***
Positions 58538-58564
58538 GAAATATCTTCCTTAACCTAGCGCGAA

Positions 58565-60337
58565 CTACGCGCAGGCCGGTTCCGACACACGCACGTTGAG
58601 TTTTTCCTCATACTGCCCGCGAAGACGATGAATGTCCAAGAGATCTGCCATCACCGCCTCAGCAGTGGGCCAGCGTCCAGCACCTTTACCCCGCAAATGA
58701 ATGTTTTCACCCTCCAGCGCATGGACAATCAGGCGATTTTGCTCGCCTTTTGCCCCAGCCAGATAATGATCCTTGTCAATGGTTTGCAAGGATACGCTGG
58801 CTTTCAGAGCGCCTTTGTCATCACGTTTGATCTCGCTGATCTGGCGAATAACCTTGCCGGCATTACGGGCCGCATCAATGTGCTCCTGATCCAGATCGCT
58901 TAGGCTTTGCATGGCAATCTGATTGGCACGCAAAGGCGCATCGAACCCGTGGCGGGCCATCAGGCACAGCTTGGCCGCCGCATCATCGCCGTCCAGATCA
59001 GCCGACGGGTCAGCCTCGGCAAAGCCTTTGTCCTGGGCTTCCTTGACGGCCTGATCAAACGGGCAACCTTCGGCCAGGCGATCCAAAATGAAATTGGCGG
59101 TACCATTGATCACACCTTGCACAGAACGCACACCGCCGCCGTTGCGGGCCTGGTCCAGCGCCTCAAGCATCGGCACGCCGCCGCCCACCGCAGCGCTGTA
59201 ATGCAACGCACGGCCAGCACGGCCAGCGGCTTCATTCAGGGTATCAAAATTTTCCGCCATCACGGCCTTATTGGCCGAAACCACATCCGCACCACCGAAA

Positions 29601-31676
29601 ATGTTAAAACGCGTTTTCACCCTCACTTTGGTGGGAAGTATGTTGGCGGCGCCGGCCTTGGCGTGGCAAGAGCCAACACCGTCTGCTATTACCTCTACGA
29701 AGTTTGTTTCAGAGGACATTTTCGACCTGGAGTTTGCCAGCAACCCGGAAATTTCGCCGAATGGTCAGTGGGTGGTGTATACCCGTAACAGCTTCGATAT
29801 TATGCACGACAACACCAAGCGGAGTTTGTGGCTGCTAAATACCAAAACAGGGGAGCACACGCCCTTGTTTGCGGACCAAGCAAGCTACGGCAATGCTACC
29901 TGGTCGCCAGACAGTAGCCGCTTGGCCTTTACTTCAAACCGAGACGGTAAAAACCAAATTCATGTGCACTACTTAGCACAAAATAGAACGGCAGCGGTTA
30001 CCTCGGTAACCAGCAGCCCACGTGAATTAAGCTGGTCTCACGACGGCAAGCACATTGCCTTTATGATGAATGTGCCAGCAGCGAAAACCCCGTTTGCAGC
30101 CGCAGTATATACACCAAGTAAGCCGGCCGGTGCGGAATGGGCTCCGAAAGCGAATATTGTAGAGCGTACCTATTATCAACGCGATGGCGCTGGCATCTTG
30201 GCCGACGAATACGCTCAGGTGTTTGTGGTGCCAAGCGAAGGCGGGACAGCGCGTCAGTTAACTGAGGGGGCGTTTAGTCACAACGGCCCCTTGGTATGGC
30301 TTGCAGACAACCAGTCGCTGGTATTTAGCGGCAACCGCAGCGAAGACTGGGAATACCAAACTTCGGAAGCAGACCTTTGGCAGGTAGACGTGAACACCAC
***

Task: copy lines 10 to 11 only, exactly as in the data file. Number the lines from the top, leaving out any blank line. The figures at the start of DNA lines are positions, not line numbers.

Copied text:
59101 TACCATTGATCACACCTTGCACAGAACGCACACCGCCGCCGTTGCGGGCCTGGTCCAGCGCCTCAAGCATCGGCACGCCGCCGCCCACCGCAGCGCTGTA
59201 ATGCAACGCACGGCCAGCACGGCCAGCGGCTTCATTCAGGGTATCAAAATTTTCCGCCATCACGGCCTTATTGGCCGAAACCACATCCGCACCACCGAAA